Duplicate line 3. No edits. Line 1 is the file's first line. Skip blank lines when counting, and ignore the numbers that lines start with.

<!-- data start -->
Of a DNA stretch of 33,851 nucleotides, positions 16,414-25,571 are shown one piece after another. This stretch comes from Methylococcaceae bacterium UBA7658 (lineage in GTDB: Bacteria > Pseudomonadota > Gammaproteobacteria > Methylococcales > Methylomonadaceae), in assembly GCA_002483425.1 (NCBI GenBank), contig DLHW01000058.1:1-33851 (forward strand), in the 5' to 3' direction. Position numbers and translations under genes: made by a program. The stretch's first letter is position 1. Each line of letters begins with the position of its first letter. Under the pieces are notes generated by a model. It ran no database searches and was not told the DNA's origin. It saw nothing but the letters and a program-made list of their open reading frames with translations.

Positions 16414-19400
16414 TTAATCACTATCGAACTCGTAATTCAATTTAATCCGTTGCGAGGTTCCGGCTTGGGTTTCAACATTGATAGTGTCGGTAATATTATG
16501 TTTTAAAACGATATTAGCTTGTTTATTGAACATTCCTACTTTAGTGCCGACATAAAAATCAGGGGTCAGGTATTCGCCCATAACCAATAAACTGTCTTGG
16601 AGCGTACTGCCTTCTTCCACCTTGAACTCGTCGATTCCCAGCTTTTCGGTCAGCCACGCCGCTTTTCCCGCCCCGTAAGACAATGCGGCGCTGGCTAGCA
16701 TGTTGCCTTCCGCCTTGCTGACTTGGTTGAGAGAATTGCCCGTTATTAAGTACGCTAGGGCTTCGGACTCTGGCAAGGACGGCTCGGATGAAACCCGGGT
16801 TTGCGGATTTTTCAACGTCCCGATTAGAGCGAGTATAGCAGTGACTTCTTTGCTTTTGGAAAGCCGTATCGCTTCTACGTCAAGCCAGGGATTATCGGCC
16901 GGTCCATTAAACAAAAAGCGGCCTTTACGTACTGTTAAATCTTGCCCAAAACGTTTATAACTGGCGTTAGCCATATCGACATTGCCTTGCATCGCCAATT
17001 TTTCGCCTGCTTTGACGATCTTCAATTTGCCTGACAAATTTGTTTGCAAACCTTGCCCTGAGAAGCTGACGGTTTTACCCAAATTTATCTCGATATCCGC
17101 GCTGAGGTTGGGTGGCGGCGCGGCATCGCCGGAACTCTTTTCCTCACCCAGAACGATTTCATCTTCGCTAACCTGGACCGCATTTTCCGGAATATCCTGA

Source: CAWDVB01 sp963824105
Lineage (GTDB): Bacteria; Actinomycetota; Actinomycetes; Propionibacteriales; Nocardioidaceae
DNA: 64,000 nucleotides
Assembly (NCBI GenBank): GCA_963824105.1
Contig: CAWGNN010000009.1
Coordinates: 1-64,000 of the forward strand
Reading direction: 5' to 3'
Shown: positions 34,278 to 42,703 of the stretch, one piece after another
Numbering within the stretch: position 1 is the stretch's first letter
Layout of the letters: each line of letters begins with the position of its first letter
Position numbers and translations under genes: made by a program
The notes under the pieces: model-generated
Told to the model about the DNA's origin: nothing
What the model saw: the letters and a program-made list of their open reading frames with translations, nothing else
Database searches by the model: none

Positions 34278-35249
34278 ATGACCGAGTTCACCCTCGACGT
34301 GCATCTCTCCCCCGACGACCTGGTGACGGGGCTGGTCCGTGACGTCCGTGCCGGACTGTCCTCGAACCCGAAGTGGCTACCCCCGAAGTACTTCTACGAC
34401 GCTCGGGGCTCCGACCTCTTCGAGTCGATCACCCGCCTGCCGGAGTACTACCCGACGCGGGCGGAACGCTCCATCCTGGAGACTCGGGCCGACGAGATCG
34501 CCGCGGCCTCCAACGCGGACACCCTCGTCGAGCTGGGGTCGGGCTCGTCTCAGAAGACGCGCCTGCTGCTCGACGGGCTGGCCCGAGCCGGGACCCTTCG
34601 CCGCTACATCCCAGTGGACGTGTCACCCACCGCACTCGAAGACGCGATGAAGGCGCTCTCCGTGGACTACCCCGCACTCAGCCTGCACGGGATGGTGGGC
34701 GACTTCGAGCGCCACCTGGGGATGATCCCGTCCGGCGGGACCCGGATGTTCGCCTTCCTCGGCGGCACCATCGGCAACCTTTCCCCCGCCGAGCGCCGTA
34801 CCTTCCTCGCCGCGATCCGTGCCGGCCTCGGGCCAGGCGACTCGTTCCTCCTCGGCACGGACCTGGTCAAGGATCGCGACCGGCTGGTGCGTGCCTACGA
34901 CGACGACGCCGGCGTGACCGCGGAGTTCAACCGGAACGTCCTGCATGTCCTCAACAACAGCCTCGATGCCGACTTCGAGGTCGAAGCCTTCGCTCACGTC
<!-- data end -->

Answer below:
16414 TTAATCACTATCGAACTCGTAATTCAATTTAATCCGTTGCGAGGTTCCGGCTTGGGTTTCAACATTGATAGTGTCGGTAATATTATG